Is the difference between Franklin and Cooper worth anything in trade? Probably not, but he'll be a good long man when Schmidt is ready to come back, and is worthy of competing for Hermanson's spot. However, if the Giants insist on donating pitchers like Glenn Woolard, Greg Bruso, and Clay Hensley in every trade they make, one of them is going to bite the team in the ass.

3) Robb Nen and Scott Eyre are officially on the disabled list now, which opens a couple of roster spots. David Aardsma is being considered for one of the oopen spots, which makes sense. He has a great arm, and the successes of Chad Cordero and Ryan Wagner, albeit in limited sample sizes, seem to suggest the leap to the majors isn't as hard for relievers. He has a good fastball, a good breaking pitch, and passable control. Throw him in the fire.

A revised 25-man roster might look like this:
Starting position players (8)

2B Durham
1B Snow
CF Grissom
LF Bonds
3B Alfonzo
RF Tucker
C Pierzynski
SS Neifi

Bench (5)


SP (5)


RP (7)

This assumes Schmidt does indeed start the season on the DL. Franklin is sort of Zerbe with onions and lettuce, so when Schmidt is back it seems likely Zerbe will be the odd man out, unless Aardsma is quickly dropped. Leo Estrella was included in the deal, and he's out of options, but he isn't anything special. On merit, and not major league experience, he would be behind Tyler Walker on the organizational depth chart. If Nen ever comes back, the team will risk losing Estrella on waivers.

Replacing Jason Schmidt with Wayne Franklin, and Robb Nen with Leo Estrella. Thus begins the 2004 season. If you would be so kind as to pass the Maker's Mark....

4) Lost in the shuffle: Kevin Correia. He was an afterthought last spring training, but Dick Tidrow's faith and acumen allowed Correia to be a very capable stopgap. Great story, but there is a little relief that goes along with his assignment to Fresno. The rapid ascent was impressive, but he is still less than two years out of Cal-Poly San Luis Obispo. Give him some innings in AAA, take the pressure off, and if he mows down the competition, great. If he needs to work on his delivery, or any particular pitches, he won't be doing it for a contender.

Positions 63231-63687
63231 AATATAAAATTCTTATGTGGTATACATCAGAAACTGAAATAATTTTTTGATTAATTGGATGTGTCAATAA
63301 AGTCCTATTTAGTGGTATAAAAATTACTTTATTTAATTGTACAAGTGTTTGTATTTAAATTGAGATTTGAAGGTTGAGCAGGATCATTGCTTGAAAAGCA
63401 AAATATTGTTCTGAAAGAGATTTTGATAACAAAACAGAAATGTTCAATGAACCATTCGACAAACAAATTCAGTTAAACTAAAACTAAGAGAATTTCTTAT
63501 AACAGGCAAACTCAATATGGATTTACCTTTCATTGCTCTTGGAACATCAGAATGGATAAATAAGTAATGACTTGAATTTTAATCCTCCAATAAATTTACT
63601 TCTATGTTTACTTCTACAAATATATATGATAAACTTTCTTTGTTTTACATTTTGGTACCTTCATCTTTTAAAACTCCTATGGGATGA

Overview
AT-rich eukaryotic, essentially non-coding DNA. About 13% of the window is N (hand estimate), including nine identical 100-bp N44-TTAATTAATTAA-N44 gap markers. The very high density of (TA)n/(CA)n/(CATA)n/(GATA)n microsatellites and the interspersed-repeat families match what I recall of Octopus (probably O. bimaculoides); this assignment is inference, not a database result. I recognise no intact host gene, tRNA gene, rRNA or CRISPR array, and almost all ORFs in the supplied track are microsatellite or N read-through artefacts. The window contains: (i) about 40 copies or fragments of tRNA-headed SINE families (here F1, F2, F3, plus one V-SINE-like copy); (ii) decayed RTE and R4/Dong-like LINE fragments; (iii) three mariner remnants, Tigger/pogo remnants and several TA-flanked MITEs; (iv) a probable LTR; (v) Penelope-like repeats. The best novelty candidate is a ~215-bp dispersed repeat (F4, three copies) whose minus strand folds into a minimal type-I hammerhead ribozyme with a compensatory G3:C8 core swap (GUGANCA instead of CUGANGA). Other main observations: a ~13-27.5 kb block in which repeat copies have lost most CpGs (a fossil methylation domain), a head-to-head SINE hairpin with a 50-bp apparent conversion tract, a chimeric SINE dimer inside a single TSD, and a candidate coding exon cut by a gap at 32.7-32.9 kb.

5) The votes are in, and the weekly post format won in a landslide. The idea of short, daily bursts of snark has been relegated to the ashtray of history. Say hello to Fat Elvis and New Coke there, daily bursts of snark.

posted by G at 10:49 PM

     Wednesday, March 24, 2004

1) As El Lefty Malo notes, there are rumblings Francisco Santos might make the team in the place of the injured Jeffrey Hammonds. Santos was a fringe prospect two seasons ago. His stock crashed after it was discovered his name wasn't Deivi -- or Deivis, for that matter -- he was six years older than he had previously claimed, and now goes by the symbol "§". Suddenly, a 22-year old prospect managing a .440 slugging percentage in AA, became a 28-year old hacker who couldn't walk more than once every 20 at-bats, or hit for any substantial power, in a league he was much too old for.

In a gesture of either loyalty or stupidity, the Giants didn't release Santos, instead letting him play 2003 in AAA. He was awful. Secret Window awful. There is no way to coat a .239/.261/.382 line with sugar, even if the player is a shorstop, and not a first baseman/corner outfielder like Santos. He's now 30, and the boldest bulletpoint on his resume is he was able to hit .312 off AA pitching two years ago.

It is tempting to write his spring training invitation off as the result of something positive the intrepid scouts and front office types caught, and which wasn't reflected in last year's stats. Tempting, except these are the same scouts and front office types who have presided over a player development system so barren of hitters, Marvin Benard is one of its greatest recent triumphs. Benefit of the doubt is underrated, but it is wholly appropriate to question their evaluating skills when dealing with hitters.

What remains to be seen is if these ideas of Santos cracking the roster are coming from Brian Sabean, Ron Wotus, or a figment of Joe Roderick's imagination. If anyone with any capacity to make decisions is putting stock in 40 spring training at-bats, the franchise is in big trouble both now and in the future. With the latest round of roster cuts complete, and Santos still in camp, he looks like a possibility that's being considered, along with Jason Ellison, Tony Torcato, and Todd Linden. Unbelievable.

2) The zany Feliz-to-shortstop idea seems to be somewhat of a success, possibly allowing the Giants to keep a more offensively-minded position player than Cody Ransom. Brian Dallimore was just cut from the big league camp, but was hitting the ball well. This brings up the Spring Training Statistics Theorem, which posits:
Spring statistics are useless, unless they support a point you are trying to make.
It seems obvious from the 20 at-bats this spring that Dallimore is ready for a major league roster spot, and perhaps would have been the most productive starter on the '98 Yankees. He's getting most of his innings at third base, but he has played a good deal of second base in the past. Say, that brings up the Middle Infielder Theorem: